A recent chat with a friend of mine who works as a dietitian made me realize how important food is in bridging the gap between communities and in making us closer to one another. “For the past 3 years I have been seeing the same patients over and over again, I have literally memorized most of the food they eat. Most of my patients’ culture and background are similar to mine. When there would be a holiday or an important occasion coming up I would know what foods to warn my clients from eating, however all of this changed when I started working a few hours a week in a new clinic where I had the opportunity to meet people who were from a totally different religious and cultural background. With every new patient I began to learn about the foods my patients were eating in different occasions and this made me better understand their traditions and culture. ” 

This idea of simply learning about other peoples food traditions opened my eyes to the simplicity of the solution that could solve so many problems. We do not need books or anthropologists or documented studies to learn about one another . We need food, music, holidays, events, clothing and anything that can bring us closer. We need to change our social diets, not only our food but also our approach to understanding one another.


The New T.V. Set


For years my parents have had one T.V. in the house. Me and my siblings would always fight over the remote control and what shows we were going to watch. Few were the moments when we all agreed on something and most of the times we would end up watching either a chick flick or a horrifying movie. In both cases no one was happy,if it was the girls turn to choose the show,the boys would make it impossible for us to watch because of their constant nagging and we would do the same to them just to make sure we were even. No one was happy except Makdis.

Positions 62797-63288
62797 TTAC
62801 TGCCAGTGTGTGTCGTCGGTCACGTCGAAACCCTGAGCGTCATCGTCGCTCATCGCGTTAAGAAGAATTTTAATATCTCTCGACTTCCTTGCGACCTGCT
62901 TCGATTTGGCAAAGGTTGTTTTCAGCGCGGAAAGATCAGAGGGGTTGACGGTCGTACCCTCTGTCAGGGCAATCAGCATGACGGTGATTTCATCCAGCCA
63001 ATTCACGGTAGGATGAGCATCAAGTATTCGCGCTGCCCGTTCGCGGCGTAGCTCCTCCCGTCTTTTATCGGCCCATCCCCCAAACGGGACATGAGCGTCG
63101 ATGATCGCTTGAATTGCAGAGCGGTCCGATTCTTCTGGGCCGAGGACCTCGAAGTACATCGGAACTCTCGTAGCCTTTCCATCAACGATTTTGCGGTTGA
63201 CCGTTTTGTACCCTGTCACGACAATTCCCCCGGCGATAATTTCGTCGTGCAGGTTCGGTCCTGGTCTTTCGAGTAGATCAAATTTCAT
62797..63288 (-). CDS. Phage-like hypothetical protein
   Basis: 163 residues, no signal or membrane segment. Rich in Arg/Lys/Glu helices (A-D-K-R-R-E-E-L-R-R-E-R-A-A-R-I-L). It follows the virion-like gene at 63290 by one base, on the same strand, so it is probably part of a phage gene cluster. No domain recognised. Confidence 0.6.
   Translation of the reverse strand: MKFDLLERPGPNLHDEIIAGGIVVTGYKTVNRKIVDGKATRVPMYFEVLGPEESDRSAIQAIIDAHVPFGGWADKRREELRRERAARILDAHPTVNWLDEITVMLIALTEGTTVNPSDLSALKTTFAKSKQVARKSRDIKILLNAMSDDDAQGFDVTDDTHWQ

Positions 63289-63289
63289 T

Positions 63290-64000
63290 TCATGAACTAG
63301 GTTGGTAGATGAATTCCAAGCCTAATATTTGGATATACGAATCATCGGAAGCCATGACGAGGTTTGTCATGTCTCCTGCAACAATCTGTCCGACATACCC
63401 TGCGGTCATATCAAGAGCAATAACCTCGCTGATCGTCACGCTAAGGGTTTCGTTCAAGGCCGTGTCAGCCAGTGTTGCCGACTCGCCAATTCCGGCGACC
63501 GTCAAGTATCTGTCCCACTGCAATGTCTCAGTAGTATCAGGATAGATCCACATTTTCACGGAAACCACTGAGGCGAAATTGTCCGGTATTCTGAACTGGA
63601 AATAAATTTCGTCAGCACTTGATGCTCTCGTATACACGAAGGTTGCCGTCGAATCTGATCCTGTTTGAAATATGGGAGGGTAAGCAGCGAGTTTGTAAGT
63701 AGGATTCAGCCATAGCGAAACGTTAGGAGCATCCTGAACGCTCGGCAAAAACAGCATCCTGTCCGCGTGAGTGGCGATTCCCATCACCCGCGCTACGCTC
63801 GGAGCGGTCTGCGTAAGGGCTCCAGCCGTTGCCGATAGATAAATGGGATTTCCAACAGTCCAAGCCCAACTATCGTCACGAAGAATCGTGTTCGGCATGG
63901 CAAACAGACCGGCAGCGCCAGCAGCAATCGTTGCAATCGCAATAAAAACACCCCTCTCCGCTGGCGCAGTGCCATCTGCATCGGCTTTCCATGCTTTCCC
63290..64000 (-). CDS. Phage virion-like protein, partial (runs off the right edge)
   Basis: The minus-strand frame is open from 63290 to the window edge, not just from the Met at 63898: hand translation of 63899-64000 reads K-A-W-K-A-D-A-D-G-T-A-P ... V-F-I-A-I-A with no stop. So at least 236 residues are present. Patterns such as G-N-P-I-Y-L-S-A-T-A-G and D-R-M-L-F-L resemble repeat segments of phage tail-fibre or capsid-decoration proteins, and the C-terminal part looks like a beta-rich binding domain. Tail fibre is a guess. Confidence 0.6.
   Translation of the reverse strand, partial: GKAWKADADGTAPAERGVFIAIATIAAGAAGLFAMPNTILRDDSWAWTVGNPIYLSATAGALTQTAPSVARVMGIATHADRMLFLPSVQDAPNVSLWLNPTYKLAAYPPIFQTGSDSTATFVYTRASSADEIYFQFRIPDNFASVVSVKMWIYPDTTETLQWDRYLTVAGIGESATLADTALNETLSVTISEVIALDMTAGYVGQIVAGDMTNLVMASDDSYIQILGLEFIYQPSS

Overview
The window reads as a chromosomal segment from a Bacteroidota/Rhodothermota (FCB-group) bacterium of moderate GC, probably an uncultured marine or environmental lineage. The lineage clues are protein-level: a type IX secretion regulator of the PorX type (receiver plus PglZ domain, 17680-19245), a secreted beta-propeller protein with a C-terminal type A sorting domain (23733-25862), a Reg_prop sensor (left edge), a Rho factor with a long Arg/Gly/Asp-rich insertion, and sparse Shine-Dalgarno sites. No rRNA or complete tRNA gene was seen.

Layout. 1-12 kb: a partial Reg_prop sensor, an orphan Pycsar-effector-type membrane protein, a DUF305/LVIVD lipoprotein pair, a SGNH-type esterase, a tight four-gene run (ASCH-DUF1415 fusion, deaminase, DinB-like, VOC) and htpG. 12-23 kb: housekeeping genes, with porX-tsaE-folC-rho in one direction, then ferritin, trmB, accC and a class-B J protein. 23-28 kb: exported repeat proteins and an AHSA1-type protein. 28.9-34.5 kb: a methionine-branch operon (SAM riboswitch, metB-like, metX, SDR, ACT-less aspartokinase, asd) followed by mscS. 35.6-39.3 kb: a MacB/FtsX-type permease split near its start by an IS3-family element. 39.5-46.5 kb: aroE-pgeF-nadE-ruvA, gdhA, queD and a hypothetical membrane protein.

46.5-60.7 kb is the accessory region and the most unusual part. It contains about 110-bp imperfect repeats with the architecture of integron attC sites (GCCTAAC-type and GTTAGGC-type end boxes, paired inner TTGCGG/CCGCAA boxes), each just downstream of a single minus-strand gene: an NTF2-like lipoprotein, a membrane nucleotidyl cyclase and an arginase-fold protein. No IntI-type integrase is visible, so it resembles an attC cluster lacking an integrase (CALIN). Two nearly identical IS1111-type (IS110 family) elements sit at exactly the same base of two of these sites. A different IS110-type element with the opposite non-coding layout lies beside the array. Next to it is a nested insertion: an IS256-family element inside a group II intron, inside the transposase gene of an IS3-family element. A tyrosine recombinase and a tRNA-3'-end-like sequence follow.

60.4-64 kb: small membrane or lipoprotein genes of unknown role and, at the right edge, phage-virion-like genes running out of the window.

Makdis has been part of our family for the past two years, she cleans and does the dishes but most importantly she never complains about what T.V. show we are going to watch, what ever is on Makdis will watch and she always seems to enjoy it.

I really never paid attention to Makdis or what Makdis wanted to watch and for some reason I always assumed that she understood  what we were watching whether in English or Arabic. I forgot that she was from Ethipoia, that she barely spoke Arabic or English and that this was the first time she had seen a T.V.

In an attempt to solve all the family disputes my parents decided to buy an additional T.V. set, of course we were all thrilled but no one was more excited than Makdis. The presence of a new T.V. empowered Makdis, now she could watch what she wants,when she wants and was  not confined by our personal choices, instead she  had the ability to hold the remote and control and choose her favorite shows.

Over the weeks I observed Makdis, in the morning she would watch a morning show with her nescafe and in the afternoon after all the housework was complete she would tune in for her favorite Turkish soap opera. Her life had been transformed!

The assumptions we make about people determine the way we treat them. I assumed that Makdis didn’t care about what we were watching but in fact she did, we assume that physically disabled people might be less intelligent so we speak loudly and slowly when in reality they are as smart as we are if not more.

Makdis’s story  taught me a  very important lesson, the basic needs of any human being such as laughter, the need for entertainment and having our own space are universal to all human beings whether they  are from Lebanon or Ethiopia. The idea might seem cliche but in practice I realized that I was not really applying it.

Today Makdis enjoys a variety of TV shows and my siblings and I still fight over the remote.